Gladys Knight celebrated the announcement that she would be singing the National Anthem for Super Bowl LIII by posting on Instagram, “Atlanta, I’m coming home!”
But not everyone celebrated the fact that the Empress of Soul would be taking the field February 3. In response to the backlash and criticism she has received for agreeing to sing the national anthem, Gladys Knight gave a response The Blaze categorized as “the classiest response possible.” Newsweek agreed, stating, “Rather than taking the fray bait, Knight took the high road in response to her detractors.”
Knight told Variety about her decision to perform at the Super Bowl:
“I understand that Mr. Kaepernick is protesting two things, and they are police violence and injustice. It is unfortunate that our national anthem has been dragged into this debate when the distinctive senses of the national anthem and fighting for justice should each stand alone.
“I am here today and on Sunday, (February 3), to give the anthem back its voice, to stand for that historic choice of words, the way it unites us when we hear it and to free it from the same prejudices and struggles I have fought long and hard for all my life, from walking back hallways, from marching with our social leaders, from using my voice for good – I have been in the forefront of this battle longer than most of those voicing their opinions to win the right to sing our country’s anthem on a stage as large as the Super Bowl LIII. . . .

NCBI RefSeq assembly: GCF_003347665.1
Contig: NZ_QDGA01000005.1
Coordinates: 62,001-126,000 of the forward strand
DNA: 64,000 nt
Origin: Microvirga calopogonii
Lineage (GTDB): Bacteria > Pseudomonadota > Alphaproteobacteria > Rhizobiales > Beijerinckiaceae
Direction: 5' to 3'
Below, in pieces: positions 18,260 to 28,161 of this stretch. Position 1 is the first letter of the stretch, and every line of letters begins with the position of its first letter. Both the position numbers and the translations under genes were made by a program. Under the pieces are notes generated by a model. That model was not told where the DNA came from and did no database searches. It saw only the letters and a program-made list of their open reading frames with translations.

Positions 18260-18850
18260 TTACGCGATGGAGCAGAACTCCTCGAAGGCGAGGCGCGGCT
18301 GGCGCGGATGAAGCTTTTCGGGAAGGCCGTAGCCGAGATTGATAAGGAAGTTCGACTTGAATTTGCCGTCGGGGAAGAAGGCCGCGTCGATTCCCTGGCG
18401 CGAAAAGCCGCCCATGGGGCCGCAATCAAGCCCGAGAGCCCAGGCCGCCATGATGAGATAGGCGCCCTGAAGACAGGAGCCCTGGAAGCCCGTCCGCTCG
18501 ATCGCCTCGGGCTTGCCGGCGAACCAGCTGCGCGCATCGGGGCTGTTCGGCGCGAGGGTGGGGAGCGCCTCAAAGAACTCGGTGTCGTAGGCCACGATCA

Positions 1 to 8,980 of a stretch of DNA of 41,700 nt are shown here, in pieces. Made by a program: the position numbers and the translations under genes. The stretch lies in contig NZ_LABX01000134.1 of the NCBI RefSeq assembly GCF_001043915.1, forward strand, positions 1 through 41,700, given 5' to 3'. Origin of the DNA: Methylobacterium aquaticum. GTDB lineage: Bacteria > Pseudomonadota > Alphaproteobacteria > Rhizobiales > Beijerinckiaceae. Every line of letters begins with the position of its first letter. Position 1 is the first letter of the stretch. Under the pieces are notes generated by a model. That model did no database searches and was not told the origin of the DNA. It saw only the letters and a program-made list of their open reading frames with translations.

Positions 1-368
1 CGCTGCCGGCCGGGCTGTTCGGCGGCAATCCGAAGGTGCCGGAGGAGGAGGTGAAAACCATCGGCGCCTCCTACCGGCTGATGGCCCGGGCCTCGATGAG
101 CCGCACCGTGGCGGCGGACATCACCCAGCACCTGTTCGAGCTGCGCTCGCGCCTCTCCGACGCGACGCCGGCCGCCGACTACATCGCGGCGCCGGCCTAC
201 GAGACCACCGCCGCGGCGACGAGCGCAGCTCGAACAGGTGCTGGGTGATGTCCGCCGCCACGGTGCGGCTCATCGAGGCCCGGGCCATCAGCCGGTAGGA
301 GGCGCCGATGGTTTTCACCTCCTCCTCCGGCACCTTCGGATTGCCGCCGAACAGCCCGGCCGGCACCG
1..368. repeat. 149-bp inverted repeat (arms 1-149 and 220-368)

“I pray that this National Anthem will bring us all together in a way never before witnessed and we can move forward and untangle these truths which mean so much to all of us.”
In a recent video, Knight shared that her musical talents were God-given, explaining that her parents always told her, “God will give you special gifts. You may not understand it in the beginning but just do all that you can do.” In the video, Knight also provides insight into the segregation and racism she experienced as a black performer touring in the United States. In the video, Knight explains that she hopes singing the anthem will help lift others to a higher place.
Gladys Knight is a seven-time Grammy Award-winner with a star on the Hollywood walk of fame, and she converted to The Church of Jesus Christ of Latter-day Saints in 1997 after her daughter joined the Church and invited her to Relief Society. “After a while, Kenya told me, ‘Mom, it’s time for you to talk to the missionaries,’” she says. And so she did.
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